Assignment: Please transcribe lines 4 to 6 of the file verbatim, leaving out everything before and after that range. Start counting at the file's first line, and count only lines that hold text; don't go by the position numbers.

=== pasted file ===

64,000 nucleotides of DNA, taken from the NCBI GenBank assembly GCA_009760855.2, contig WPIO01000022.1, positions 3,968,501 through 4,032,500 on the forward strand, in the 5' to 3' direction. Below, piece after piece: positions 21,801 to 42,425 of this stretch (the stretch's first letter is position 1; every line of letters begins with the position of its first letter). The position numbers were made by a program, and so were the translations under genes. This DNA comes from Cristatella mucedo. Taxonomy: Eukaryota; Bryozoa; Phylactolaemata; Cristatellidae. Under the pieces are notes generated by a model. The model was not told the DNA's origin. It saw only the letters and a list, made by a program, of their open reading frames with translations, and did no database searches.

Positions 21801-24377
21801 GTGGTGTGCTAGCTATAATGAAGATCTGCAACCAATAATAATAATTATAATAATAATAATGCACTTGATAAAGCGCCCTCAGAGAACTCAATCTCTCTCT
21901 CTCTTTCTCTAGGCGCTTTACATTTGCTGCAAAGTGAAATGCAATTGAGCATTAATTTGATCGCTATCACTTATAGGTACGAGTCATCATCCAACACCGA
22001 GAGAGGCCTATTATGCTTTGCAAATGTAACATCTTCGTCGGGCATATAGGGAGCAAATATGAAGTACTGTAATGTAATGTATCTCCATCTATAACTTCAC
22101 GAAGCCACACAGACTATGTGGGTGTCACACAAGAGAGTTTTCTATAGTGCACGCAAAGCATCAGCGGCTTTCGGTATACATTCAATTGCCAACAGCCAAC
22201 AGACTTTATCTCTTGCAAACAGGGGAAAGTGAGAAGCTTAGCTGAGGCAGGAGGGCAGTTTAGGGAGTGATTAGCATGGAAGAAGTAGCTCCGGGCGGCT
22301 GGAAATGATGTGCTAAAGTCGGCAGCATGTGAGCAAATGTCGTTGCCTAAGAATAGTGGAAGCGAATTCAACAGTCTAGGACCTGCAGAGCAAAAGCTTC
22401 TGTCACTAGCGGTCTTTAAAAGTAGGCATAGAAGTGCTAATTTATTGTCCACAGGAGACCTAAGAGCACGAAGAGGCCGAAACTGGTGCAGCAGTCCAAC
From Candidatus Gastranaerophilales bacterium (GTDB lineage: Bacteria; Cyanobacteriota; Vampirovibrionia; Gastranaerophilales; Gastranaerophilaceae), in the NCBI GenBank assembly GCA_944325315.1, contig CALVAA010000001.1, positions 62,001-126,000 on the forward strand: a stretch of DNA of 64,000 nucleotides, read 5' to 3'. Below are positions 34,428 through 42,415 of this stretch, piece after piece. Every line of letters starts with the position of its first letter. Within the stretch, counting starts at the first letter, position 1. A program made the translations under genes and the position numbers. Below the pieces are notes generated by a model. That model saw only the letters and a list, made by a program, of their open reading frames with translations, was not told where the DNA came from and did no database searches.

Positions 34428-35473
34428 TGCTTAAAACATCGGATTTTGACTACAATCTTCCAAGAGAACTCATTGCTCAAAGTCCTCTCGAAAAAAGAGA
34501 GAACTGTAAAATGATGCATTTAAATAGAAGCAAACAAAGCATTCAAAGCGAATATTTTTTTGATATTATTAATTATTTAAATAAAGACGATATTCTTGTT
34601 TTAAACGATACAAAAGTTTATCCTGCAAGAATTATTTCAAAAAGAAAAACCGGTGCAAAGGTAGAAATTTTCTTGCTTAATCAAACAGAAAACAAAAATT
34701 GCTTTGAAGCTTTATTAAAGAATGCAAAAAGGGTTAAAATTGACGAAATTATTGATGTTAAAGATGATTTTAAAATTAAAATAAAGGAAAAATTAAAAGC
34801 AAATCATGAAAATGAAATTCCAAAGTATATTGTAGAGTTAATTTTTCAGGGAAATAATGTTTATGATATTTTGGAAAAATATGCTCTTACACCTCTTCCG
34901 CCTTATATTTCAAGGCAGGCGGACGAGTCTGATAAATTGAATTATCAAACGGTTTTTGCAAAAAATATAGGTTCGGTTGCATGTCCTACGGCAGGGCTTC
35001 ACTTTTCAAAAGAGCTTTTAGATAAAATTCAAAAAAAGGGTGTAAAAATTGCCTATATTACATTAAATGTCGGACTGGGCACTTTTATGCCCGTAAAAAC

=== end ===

21901 CTCTTTCTCTAGGCGCTTTACATTTGCTGCAAAGTGAAATGCAATTGAGCATTAATTTGATCGCTATCACTTATAGGTACGAGTCATCATCCAACACCGA
22001 GAGAGGCCTATTATGCTTTGCAAATGTAACATCTTCGTCGGGCATATAGGGAGCAAATATGAAGTACTGTAATGTAATGTATCTCCATCTATAACTTCAC
22101 GAAGCCACACAGACTATGTGGGTGTCACACAAGAGAGTTTTCTATAGTGCACGCAAAGCATCAGCGGCTTTCGGTATACATTCAATTGCCAACAGCCAAC